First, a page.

This time in Delhi

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India has been caught on the wrong foot again. It has evoked anger over the bomb blast at Delhi High Court on the one hand and a bit of unhappiness on the accord between PM Singh and PM Hasina on the other. Both show the helplessness which has become the badge of the Union government. In the case of the terrorist attack, it is a failure of all those engaged in protecting the nation. At Dhaka, India could not deliver on the sharing of Teesta river water because West Bengal chief minister Mamata Banerjee was not willing to release a certain quantum of water after having given word to New Delhi.

The fallout of the two is ominous for the broken and battered Singh government. The terrorists have again dared the government which has no clue about the perpetrators, although the responsibility has been owned by the Harkat-ul-Ansar, a breakaway group of the HuJI (Harkat-Jihadi Islami).

In fact, as soon as the blast took place, the government sources said unofficially that the needle of suspicion was directed towards the HuJI which operated from the soils of Pakistan and Bangladesh. There was little mention of the efforts that Bangladesh had made to curb terrorism, although PM Singh acknowledged the cooperation of Sheikh Hasina. In the terrific noise that the bomb blast made, the hurrah over the demarcation of the border between India and Bangladesh was lost. New Delhi did not make any specific mention of the exchange of enclaves between the two countries, pending since the freedom of Dhaka in December 1971.

People in Bangladesh are disappointed because they had put all their eggs in the Teesta water basket. Yet the territorial exchange is not a mean achievement. There is uproar in Assam and the BJP is livid because it considers itself the sole custodian of ‘Bharat Mata’. It does not seem to be realising that the question of communal peace has to be lifted from the plain of politics to the plain of humanity.

As for Teesta waters, the older generation in Bangladesh would recall how long it took to bring around West Bengal to give more water from the Farrakha barrage. Being lower riparian, Bangladesh has every right to get water from the Teesta. The point at issue is: how much? At the time of Farrakha barrage accord, a mature, secure chief minister Joyti Basu headed West Bengal. The centre took time to bring him around. It could not go ahead without West Bengal’s sanction because water is a state subject. Therefore, CM Mamata Banejree, mercurial and cautious, would need a lot of persuasion and a lot of support from within West Bengal.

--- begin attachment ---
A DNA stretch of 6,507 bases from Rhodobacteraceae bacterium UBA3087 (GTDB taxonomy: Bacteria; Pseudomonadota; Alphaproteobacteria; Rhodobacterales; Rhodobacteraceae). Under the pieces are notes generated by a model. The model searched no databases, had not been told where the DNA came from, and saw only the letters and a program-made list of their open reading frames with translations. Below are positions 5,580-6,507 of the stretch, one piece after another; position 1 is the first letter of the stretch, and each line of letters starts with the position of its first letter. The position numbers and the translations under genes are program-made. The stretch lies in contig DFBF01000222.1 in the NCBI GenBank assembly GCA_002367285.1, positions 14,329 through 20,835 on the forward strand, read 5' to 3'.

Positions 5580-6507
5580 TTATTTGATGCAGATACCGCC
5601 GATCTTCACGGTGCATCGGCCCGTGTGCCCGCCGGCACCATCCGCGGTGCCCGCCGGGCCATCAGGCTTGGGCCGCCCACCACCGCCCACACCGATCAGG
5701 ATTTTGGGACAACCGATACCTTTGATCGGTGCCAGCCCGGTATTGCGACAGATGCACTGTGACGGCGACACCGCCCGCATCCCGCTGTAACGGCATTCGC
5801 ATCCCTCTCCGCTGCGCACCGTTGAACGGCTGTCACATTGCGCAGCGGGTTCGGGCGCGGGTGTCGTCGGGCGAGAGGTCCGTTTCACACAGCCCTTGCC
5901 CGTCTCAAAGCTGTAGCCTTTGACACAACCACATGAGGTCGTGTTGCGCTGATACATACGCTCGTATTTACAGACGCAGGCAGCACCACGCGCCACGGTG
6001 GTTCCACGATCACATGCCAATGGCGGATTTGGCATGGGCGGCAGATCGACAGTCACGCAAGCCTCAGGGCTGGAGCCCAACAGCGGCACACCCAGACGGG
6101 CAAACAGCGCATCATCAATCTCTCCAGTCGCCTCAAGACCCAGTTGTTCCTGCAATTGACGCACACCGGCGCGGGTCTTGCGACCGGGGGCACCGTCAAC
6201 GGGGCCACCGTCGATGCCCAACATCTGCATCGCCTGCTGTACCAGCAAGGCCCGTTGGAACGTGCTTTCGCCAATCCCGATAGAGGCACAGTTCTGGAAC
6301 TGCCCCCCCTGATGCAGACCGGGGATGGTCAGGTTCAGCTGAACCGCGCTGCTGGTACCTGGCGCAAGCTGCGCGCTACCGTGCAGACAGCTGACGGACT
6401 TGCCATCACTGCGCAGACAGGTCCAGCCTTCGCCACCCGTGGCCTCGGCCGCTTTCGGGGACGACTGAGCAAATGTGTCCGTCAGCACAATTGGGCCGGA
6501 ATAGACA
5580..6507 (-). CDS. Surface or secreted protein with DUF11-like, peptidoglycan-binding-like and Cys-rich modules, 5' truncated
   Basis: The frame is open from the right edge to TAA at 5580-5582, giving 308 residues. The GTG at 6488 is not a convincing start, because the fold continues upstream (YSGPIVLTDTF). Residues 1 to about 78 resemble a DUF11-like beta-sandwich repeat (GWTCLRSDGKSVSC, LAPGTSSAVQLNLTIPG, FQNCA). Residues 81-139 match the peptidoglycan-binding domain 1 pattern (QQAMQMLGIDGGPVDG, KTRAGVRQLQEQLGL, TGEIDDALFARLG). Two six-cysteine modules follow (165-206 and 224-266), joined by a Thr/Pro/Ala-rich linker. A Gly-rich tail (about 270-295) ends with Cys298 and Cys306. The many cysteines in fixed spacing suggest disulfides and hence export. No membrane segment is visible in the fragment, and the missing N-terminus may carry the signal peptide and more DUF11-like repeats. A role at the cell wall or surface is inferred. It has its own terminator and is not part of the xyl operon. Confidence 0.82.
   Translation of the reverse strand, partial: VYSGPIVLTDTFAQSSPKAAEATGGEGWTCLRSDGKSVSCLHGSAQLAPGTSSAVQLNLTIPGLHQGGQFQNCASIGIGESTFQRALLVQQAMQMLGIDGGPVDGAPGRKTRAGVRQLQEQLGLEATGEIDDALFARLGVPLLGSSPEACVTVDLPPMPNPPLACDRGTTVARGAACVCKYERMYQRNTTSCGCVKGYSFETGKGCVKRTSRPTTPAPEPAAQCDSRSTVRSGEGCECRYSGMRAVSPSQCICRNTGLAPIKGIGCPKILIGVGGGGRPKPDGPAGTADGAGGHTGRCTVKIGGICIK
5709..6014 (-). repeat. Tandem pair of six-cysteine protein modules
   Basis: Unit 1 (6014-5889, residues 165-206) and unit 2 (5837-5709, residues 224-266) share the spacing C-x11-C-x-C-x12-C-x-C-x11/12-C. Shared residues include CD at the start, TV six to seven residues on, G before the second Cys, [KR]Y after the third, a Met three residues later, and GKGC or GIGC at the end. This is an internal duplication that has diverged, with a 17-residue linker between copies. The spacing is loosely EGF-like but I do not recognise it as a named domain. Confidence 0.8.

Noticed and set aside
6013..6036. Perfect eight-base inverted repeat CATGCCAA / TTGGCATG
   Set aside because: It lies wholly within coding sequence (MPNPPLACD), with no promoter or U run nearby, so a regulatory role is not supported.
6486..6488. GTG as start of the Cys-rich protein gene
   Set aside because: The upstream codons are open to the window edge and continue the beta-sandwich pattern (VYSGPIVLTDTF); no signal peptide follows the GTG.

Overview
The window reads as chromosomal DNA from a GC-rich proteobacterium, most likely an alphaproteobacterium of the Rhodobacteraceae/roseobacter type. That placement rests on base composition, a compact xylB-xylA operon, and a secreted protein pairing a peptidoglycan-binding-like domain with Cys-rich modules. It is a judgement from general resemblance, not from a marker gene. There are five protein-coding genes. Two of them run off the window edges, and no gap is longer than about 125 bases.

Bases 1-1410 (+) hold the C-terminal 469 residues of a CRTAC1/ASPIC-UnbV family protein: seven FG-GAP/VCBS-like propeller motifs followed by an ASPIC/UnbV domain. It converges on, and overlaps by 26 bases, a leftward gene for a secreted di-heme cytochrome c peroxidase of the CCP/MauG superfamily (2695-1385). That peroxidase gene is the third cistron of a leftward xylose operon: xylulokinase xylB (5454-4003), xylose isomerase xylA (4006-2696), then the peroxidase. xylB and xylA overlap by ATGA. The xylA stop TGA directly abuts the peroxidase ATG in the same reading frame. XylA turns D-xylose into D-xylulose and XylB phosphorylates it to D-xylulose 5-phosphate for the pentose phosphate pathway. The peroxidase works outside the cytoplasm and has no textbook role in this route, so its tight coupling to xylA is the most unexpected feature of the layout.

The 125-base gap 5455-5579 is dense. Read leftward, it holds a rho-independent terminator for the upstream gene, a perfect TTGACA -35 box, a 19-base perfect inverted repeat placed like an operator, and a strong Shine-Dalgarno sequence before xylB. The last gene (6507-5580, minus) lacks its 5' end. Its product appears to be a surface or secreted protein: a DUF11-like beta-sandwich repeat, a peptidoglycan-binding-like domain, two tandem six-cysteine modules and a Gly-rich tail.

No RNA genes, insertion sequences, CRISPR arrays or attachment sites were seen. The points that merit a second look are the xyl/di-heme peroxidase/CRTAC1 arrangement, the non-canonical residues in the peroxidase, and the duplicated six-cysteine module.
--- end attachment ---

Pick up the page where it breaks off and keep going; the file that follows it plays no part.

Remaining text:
In democracies, public opinion matters. It is as much potent in Bangladesh as in India. It takes time and needs a lot of patience to narrow down the differences. Agreements come to be evolved. The Teesta treaty will come through as the Farrakha barrage treaty did. But by damning India no purpose will be served. Dhaka should be more circumspect while finding faults. The bomb blast has changed India’s priorities. Its attention is focused on how to create a mechanism which could cope with terrorism which has taken roots in India. Inputs by Bangladesh would help.

No doubt, the main responsibility for security lies with New Delhi. Every time a blast takes place, the government says that some heads will roll. I have not seen any so far. There does not seem to be any accountability of authorities or those who had the security system under them. The police or intelligence agencies are nowhere near finding the people behind six major blasts.

Since the government has failed again and again, why not seek the assistance of America which it has offered many a time? To the credit of Washington, it has not allowed even a single incident since 9/11, the tenth anniversary which the Americans celebrated with solemnity and dignity. True, their laws are draconian. But so are ours. We too have restricted freedom which does not go well with democracy. Still, blasts are taking place.

Something which baffles me is the attitude of political parties. The BJP enjoys seeing Congress-led government in trouble. This is the time when all ranks should be closed. Instead, every incident is politicised. And there is no consensus on any point. Every party places electoral considerations above the need of the nation. If New Delhi cannot engage Pakistan – an obvious choice – India should be networking with other countries which have proved that they are stronger in curbing terrorism. The time for a serious dialogue with the West has arrived. We must seize the opportunity.

The tragedy is that India has no leader that has vision. They are small time operators who go on indulging in their petty differences to the detriment of the country. The challenge is to the polity. There is no time to quibble over small matters. Nor is there any occasion for yatra or fasts. They will only divide the nation further. For political parties, things are either black or white. There is a grey area which they should widen. This requires a sense of accommodation and spirit of tolerance. I feel that the glue which unites the country is drying up.

The writer is a senior Indian journalist.

1 COMMENT

  1. mr nayar:

    hasn't 'negative' been always your calling card? and don't even care whether or not people are mindful about more pressing issues at the moment…

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